With reduced wages Kashmiri artisans are getting poorer with each passing day, pushing them into despair and keeping away others from joining the crafts. Syed Asma reports
Around 30 artisans are attending a cluster meeting in a garden under a tent set on the lawns of the house of a handicrafts department employee. Apart from the artisans, there are government officials; some from school of design, Department of Handicrafts, some from Weaver Training Center and some from Handloom Corporation.
Officials claim that these clusters (groups) are formed and cluster meetings held to spread awareness about artisan rights and the facilities the government is providing them.
But none of the artisans in the meeting seems to be hopeful of knowing something new. The frowns on their foreheads clearly describe their moods and lack of interest.
“Another day of our work is wasted and for what? Absolutely nothing!” says an elderly bearded artisan attending the meeting. “These officers will praise our skills and leave.”
Another person among them added in a higher tone, “And will say all of you sitting here, have golden hands. Your hands are priceless.” On hearing this all of them burst into a laugh.
They have assembled there at 11 a.m.
“The work we are associated with is time-based and if we do not work in the first half of the day, whole of our day is wasted. We complete most of our work in the first half of the day only,” says an elderly artisan. “Precisely, first half of the day is blessed for us”.
They say they earn only when they work and “are not paid like government employees who receive their salaries every month whether they work or not.”
Most of these artisans work from their homes. Some of these artisans attending this cluster meet are weaving Kani Jamawars.
An artisan earns as much as he produces and his or her income is directly related to the time spent on the loom or working.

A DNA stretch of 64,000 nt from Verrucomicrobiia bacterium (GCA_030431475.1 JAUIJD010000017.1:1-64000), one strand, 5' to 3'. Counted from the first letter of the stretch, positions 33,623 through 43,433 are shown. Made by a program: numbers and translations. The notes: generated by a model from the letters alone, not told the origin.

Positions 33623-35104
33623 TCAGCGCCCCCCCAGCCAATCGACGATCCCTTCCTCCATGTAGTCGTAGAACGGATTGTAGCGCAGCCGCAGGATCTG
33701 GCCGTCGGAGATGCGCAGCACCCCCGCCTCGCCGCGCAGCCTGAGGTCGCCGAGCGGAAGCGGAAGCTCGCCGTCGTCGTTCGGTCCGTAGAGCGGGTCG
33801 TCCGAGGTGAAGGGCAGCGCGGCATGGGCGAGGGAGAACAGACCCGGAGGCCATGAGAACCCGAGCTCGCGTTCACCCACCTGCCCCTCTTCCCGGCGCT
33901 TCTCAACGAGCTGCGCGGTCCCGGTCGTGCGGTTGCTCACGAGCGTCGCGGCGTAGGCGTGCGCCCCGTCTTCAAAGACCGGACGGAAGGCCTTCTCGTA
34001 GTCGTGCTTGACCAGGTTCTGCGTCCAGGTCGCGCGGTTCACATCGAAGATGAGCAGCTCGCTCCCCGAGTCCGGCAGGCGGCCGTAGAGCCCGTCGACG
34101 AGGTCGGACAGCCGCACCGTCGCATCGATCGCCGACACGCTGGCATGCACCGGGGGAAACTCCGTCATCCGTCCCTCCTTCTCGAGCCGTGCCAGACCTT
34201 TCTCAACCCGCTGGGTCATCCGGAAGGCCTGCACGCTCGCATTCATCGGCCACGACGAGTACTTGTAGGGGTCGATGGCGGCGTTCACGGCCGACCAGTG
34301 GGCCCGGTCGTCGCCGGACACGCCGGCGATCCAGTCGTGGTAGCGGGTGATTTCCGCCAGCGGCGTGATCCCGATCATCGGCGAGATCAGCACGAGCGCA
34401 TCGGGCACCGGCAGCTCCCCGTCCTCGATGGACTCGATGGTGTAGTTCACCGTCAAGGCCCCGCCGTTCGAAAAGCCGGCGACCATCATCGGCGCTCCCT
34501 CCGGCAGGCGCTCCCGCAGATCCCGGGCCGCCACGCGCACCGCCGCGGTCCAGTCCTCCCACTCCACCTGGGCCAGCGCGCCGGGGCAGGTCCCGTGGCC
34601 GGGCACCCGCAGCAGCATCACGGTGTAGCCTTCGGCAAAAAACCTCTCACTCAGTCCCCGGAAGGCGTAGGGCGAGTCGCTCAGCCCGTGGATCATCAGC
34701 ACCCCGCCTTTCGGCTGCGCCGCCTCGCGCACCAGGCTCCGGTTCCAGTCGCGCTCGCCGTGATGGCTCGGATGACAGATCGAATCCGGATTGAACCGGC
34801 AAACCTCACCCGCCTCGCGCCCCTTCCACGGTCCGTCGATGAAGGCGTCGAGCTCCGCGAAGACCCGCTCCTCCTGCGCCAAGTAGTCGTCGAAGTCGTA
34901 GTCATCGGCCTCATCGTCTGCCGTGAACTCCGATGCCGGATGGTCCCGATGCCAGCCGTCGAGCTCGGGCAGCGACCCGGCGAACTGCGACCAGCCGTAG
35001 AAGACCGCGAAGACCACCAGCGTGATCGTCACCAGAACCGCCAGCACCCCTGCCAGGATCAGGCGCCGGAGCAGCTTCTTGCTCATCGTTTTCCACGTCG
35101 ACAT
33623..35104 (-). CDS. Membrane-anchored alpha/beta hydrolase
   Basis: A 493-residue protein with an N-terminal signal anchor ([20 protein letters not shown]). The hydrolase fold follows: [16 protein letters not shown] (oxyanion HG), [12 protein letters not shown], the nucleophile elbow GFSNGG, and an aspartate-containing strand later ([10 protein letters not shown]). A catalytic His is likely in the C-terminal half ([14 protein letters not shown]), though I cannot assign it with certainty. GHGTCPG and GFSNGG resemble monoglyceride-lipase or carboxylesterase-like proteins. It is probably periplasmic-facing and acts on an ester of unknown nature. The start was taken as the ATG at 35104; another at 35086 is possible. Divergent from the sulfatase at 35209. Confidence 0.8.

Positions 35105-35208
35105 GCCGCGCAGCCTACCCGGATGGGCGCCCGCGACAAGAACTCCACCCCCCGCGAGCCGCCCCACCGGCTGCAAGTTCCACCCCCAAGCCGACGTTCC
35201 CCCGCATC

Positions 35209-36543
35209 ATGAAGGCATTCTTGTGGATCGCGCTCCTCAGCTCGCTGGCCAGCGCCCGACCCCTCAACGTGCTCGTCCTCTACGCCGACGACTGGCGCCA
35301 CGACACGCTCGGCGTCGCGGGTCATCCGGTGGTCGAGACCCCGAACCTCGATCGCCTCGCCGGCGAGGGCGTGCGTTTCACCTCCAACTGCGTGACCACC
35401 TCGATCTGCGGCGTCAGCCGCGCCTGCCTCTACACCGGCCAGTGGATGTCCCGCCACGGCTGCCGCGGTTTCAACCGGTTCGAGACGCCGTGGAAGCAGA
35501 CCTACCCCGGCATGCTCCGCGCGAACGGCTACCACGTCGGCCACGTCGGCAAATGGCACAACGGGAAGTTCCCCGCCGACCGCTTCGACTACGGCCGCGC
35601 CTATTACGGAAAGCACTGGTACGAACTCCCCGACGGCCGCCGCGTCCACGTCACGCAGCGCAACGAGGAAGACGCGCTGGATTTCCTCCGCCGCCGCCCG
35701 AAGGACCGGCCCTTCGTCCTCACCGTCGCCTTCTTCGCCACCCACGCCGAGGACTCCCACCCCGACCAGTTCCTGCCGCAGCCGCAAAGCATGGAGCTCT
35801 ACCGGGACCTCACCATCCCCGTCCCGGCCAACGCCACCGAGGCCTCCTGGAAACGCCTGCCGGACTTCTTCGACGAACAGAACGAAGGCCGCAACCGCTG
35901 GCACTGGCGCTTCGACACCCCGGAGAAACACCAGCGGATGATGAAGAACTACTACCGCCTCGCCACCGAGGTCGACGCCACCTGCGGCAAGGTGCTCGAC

The artisans usually work for the dealers who provide them the raw material and place the orders which are to be completed within specified time period. The dealers either pay them monthly or after the completion of the handicraft say a shawl.
“We earn a maximum of Rs 4000 a month if everything goes well,” says shawl weaver Nazir Ahmed Bhat, who has been associated with the craft for past 22 years.
In 1990’s the financial as well as the political conditions did not allow him to continue with his studies, he says. He was then in 10th standard.
Nazir’s father a tailor had to feed a family of five – himself, his wife and his three sons.
Nazir and his two brothers, not wishing to go into tailoring like their father, chose to follow their maternal grandfather. He was a Kani Jamawar weaver, one of the most respected and famous man in his locality, says Nazir.
He taught many young boys his art (of weaving Kani shawl), says Nazir.
Nazir owns a loom, locally known as waan, the loom actually belongs to his grandfather. In most of the cases, like Nazir’s, the looms are passed on to the next generation of artisans from their forefathers along with the skill. “When he stopped working, he handed over his loom to us,” says Nazir, “Otherwise, we couldn’t afford a loom of our own”.
Nazir like other artisans work at home only.
The looms are made up of wood and last for years. These looms are either made of Kayur or Budul. It costs about Rs 16,000, the artisans say. Deodar can also be used but is a bit heavy to handle, they add.
Suddenly, a high pitched noise emanated from the megaphone – hello, hello, hello, 1, 2, 3 testing.
“Now the sahibs (officers) will come and deliver lecturers and appreciate our golden hands worth dust,” someone shouts from the crowd sarcastically, “after wasting our whole day”.
The meeting ended in a heated discussion between the artisans and officials. Later the officers left to have a lunch in a nearby restaurant.
“They will spend all our money on their lunches and tours,” says Ajaz Ahmed.
Ajaz Ahmed, a kani shawl artisan who was married recently says he wants to send his children to a private school for getting better education. His fellow artisans, however, laugh over it.
They say none of them have till now afforded to send their children to private schools, not even the local ones.
“Yes he dreams, but he can’t do it. Even if he gives his 100% he will earn only Rs 4000 a month. A private school will ask for a good share of money and it is not only the school fees that he has to look after. He has his mother, father and wife to feed as well,” says Nazir.
One of the artisans, who lives in a joint family tried to send his children to a nearby private school but they were rejected because the parents were not read enough.
“We are being thrown out at every point of our life. I don’t think we are being accepted with any respect in the society,” says artisan Nazir.
Apart from living in poverty the artisans have to face many social problems. They find problem in finding a match.
“Earlier it was a craze to marry your daughter to an artisan but now it is considered to be a disgrace,” they say.